Then, the sections (both sides) of the anisotropic conductive film prepared as above were treated using CF4 as etching gas at a power of 2000 W and a gas flow of 0.5 L/min for 30 min to prepare an anisotropic conductive film in which the end of the conductive path is protruded from both principal planes of the film substrate for 15 μm. The modulus of elasticity of the anisotropic conductive film at 25–40° C. was 16–18 MPa.

Evaluation Test 1

Using the anisotropic conductive film prepared in Example 1, the following connection test (electric conduction test) between the electronic component and the circuit board was carried out.

[Electronic Component for Evaluation]

  • component size: 3.8 mm in length×3.8 mm in width×2 mm in thickness
  • electrode size: 0.3 mm in length×0.3 mm in width
  • number of electrodes: 20
  • arrangement of electrode: peripheral
  • electrode arrangement distance (pitch): 0.6 mm
    [Circuit Board for Evaluation]
  • substrate: glass epoxy substrate (FR-4)
  • entire thickness including circuit pattern: 1 mm
  • ratio of circuit width and interval width of circuit pattern: (0.3 mm:0.3 mm)
    [Evaluation Method]

An anisotropic conductive film is disposed between the electronic component for evaluation and the circuit board for evaluation and a contact load is applied from the electronic component side to observe if the electric conduction between all the terminals (electrode) of the electronic component and the circuit board can be achieved (electric conduction at all points).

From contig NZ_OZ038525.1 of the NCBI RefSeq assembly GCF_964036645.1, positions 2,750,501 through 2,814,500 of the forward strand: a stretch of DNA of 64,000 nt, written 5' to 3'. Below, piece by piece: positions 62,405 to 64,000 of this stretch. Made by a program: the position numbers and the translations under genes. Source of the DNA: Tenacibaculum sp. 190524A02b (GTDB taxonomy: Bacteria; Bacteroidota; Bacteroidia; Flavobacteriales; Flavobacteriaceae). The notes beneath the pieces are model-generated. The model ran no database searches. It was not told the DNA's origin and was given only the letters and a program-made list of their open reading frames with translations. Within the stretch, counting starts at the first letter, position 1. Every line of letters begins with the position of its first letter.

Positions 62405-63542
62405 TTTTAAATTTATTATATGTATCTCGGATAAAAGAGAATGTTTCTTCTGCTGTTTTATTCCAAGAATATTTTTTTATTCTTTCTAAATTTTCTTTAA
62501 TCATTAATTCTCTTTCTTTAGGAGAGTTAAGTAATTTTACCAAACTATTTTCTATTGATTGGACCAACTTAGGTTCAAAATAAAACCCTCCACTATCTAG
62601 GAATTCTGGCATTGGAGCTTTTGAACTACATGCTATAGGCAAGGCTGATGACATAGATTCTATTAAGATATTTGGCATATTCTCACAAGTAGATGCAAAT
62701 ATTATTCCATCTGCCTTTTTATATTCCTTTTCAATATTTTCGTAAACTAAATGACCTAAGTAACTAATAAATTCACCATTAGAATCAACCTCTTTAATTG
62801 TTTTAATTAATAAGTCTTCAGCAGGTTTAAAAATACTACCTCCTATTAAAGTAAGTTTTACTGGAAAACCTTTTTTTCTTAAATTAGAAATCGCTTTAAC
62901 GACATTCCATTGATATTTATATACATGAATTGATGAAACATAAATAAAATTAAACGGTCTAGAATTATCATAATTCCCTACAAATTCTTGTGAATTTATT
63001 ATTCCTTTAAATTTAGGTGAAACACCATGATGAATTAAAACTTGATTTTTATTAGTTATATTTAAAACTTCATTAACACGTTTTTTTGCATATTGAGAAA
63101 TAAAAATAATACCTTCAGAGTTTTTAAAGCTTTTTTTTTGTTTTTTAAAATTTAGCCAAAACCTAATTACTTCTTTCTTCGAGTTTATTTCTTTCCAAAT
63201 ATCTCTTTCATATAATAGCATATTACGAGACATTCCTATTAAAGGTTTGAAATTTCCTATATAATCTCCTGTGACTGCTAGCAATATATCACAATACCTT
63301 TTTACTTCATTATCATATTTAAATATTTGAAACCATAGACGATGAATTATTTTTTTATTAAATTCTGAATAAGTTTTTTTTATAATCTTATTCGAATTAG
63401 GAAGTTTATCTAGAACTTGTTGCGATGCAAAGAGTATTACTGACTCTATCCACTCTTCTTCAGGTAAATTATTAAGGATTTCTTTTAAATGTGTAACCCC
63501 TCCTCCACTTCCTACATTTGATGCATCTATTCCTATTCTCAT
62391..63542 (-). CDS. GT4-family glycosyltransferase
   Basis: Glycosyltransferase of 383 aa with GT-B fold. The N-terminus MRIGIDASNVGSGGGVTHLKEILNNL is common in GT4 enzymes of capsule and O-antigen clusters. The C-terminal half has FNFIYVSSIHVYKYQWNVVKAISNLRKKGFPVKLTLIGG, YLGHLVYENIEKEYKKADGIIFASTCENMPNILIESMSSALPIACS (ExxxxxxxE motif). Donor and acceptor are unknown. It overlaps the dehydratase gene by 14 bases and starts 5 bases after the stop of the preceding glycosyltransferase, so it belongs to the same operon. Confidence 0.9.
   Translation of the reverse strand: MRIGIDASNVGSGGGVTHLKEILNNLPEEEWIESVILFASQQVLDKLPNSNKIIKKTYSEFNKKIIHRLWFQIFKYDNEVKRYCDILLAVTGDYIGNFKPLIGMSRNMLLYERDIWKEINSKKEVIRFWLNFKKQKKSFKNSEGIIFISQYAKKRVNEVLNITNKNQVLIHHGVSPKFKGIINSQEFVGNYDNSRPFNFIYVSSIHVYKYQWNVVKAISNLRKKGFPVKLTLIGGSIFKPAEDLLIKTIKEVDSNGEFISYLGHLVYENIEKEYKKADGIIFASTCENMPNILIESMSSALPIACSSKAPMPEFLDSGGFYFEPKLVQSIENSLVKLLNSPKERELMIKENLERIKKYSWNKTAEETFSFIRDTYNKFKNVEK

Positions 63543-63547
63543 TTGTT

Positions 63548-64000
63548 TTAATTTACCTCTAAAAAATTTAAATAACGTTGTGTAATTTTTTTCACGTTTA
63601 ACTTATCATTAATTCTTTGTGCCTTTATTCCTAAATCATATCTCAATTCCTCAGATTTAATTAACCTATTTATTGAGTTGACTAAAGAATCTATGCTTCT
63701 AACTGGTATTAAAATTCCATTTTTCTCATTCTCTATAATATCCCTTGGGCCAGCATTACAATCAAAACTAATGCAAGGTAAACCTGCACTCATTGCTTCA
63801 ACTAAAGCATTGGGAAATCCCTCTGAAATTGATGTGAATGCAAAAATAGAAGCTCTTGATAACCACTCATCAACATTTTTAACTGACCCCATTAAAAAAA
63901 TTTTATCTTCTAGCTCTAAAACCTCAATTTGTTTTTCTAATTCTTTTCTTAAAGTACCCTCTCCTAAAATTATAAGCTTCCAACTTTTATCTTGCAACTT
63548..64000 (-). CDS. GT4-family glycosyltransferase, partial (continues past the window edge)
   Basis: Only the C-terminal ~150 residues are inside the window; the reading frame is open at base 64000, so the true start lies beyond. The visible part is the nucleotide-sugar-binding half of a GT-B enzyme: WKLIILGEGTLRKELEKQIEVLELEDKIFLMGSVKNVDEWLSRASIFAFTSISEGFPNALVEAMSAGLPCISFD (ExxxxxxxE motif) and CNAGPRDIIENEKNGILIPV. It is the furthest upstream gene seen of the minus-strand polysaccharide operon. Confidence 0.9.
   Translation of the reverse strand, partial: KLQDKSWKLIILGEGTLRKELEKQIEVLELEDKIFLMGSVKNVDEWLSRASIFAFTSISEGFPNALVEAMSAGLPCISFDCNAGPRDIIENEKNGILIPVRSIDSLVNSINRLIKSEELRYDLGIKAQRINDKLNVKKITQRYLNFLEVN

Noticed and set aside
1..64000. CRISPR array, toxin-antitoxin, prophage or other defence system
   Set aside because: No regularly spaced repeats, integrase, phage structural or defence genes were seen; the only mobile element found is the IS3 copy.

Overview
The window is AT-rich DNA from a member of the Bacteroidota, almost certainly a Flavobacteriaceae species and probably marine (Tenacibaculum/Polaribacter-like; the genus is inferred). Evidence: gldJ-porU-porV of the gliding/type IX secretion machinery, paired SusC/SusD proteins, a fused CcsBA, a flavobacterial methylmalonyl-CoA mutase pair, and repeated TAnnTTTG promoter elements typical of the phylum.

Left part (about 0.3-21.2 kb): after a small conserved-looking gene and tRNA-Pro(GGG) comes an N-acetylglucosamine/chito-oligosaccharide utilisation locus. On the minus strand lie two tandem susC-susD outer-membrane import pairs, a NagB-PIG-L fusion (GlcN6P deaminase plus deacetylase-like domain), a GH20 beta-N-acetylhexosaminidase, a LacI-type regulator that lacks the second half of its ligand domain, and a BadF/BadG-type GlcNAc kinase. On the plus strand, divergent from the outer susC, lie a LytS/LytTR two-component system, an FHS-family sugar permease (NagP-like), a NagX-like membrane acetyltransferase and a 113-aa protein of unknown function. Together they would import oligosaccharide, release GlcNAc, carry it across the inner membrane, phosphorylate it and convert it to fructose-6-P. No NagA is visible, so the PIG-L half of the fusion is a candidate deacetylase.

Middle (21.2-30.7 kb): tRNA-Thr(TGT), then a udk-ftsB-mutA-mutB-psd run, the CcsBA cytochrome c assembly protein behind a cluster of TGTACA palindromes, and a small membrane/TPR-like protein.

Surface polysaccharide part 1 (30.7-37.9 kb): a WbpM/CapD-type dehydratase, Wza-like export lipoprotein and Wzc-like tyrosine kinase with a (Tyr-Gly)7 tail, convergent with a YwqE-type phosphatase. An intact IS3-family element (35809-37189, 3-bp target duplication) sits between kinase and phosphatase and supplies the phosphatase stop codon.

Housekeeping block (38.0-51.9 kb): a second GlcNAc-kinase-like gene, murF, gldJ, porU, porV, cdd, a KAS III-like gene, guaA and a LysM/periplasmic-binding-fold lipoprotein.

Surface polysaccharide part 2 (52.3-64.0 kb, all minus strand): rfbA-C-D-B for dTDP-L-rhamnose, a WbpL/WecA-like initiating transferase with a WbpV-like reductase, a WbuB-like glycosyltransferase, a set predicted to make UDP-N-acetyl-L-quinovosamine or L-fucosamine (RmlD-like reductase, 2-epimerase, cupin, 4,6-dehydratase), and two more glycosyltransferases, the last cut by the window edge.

[Results]

The contact load required for the all point electric conduction was 2.5 MPa.

Evaluation Test 2

Using the anisotropic conductive films prepared in Examples 2–4, the following connection test (electric conduction test) between the electronic component and circuit board was carried out.

[Electronic Component for Evaluation]

  • component size: 3.8 mm in length×3.8 mm in width×2 mm in thickness
  • electrode size: 0.3 mm in length×0.3 mm in width
  • number of electrodes: 20
  • arrangement of electrode: the electrode surface 20 μm below the component surface
  • electrode arrangement distance (pitch): 0.6 mm
    [Circuit Board for Evaluation]
  • substrate: glass epoxy substrate (FR-4)
  • entire thickness including circuit pattern: 1 mm
  • ratio of circuit width and interval width of circuit pattern: (0.3 mm:0.3 mm)
    [Evaluation Method]

An anisotropic conductive film is disposed between the electronic component for evaluation and the circuit board for evaluation and a contact load is applied from the electronic component side to observe if the electric conduction between all the terminals (electrode) of the electronic component and the circuit board can be achieved (electric conduction at all points).

[Results]